One of the gratifying dimensions of my academic study of Nazi Germany and the Holocaust is the way my work is of interest to the general public. An added benefit is the dialogue with middle and high school teachers charged with providing young people with the most trustworthy and effective knowledge under, at times, challenging conditions created by Holocaust denial and distortion. I have been for over twenty years an enthusiastic participant of programs that bring professors and teachers together in courses, including a two-week study tour through Central Europe. We visit the remains of Nazi-imposed ghettos as well as Nazi concentration and extermination camps, and spend a considerable time at three well-endowed, excellently run documentation centers that are located on historic sites in Munich, Nuremberg, and Berlin. De facto museums of Nazism, they are not designated as such as the word “museum” is typically associated with a legacy that...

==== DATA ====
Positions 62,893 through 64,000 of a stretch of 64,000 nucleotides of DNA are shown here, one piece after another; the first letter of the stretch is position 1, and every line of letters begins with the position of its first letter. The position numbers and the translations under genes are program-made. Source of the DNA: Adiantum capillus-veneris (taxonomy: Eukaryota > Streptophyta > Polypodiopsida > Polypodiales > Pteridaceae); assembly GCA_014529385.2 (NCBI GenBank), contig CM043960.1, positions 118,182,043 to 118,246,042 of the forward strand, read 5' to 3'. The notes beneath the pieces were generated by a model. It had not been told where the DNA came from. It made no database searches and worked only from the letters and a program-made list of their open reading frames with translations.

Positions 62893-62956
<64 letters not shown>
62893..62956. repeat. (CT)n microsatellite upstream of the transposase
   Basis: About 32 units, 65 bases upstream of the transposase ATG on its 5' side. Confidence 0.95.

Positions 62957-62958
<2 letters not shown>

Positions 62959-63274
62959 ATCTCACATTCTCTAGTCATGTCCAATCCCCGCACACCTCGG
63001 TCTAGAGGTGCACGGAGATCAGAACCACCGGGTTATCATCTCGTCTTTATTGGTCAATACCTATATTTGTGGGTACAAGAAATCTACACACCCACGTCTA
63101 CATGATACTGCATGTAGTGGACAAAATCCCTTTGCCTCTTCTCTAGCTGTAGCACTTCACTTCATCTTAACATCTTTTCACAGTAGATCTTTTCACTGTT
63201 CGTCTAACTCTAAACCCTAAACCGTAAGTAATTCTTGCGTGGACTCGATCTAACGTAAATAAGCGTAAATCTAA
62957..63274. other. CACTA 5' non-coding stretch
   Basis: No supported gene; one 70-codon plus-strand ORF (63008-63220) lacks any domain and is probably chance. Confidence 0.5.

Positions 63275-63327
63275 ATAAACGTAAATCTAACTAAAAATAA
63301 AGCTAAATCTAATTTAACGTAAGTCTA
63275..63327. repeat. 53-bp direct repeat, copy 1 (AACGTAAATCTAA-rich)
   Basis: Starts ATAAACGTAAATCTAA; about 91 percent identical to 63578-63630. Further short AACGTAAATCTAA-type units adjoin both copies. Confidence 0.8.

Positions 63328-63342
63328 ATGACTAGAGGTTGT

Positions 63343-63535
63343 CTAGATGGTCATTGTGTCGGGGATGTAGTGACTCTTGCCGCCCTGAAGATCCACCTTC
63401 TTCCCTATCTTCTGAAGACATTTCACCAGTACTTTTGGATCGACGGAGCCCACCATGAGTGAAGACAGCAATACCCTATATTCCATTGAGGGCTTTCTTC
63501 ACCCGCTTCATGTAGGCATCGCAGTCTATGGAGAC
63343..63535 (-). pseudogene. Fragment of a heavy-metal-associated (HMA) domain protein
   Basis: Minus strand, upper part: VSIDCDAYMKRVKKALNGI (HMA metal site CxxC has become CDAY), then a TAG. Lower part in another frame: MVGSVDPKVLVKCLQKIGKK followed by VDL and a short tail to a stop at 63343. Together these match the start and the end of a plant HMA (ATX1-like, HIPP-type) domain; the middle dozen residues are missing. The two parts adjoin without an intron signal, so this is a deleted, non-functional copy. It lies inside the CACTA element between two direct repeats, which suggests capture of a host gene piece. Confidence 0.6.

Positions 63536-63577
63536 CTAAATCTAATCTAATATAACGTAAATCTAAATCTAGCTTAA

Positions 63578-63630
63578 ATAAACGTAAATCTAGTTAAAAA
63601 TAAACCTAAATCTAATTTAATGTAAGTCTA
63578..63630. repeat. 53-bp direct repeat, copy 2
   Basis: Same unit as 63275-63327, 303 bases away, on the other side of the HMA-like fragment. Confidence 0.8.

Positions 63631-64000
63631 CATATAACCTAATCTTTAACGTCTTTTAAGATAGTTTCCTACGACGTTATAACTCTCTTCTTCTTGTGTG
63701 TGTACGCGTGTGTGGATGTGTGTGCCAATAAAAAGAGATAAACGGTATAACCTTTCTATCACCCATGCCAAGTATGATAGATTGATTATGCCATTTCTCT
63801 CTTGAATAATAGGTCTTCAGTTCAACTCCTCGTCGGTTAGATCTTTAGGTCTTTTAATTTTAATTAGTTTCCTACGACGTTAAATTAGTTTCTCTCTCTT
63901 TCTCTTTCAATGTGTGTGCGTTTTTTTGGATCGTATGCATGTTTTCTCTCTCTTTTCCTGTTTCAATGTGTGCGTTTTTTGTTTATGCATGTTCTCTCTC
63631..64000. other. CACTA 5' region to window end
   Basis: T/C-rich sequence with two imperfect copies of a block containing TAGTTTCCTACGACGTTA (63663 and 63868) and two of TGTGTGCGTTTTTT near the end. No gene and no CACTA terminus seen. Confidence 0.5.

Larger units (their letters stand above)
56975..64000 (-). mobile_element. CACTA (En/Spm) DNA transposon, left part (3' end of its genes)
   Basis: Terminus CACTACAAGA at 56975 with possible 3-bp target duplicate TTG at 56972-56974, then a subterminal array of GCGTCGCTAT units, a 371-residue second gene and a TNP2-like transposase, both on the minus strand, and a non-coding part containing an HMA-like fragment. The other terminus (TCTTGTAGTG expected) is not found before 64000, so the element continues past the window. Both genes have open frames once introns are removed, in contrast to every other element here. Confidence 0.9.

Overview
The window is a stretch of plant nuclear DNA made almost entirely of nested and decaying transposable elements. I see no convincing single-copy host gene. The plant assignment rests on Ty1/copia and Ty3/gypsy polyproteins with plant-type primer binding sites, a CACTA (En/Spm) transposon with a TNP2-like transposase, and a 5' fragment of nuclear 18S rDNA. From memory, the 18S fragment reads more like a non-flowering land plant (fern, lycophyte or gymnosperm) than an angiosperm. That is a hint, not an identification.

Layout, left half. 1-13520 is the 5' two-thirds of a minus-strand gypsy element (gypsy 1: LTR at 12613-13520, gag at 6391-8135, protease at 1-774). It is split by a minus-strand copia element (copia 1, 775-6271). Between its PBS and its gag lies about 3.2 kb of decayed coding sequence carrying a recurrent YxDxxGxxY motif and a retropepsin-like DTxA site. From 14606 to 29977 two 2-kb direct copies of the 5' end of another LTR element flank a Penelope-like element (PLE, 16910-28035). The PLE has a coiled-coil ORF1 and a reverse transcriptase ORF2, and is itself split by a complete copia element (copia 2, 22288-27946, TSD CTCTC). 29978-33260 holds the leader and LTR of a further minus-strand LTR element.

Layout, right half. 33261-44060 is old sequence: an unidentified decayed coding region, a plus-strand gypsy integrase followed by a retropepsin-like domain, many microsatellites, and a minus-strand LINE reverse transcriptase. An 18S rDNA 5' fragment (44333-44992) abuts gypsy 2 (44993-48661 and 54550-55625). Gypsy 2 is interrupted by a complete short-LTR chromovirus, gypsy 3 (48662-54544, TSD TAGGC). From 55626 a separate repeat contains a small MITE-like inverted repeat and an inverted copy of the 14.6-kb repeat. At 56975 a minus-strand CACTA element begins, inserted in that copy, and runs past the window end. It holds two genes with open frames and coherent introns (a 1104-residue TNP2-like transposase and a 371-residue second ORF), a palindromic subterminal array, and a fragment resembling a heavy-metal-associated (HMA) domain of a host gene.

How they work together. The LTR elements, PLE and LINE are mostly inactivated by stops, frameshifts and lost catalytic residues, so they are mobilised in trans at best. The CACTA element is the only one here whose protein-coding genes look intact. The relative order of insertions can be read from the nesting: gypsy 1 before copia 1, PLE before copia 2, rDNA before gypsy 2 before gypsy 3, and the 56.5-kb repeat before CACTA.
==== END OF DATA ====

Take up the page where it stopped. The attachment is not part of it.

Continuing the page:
Review: Presenting Difficult Pasts Through Architecture: Converting National Socialist Sites to Documentation Centers, by Rumiko Handa
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Robert Jan van Pelt; Review: Presenting Difficult Pasts Through Architecture: Converting National Socialist Sites to Documentation Centers, by Rumiko Handa. The Public Historian 1 November 2021; 43 (4): 153–155. doi: https://doi.org/10.1525/tph.2021.43.4.153
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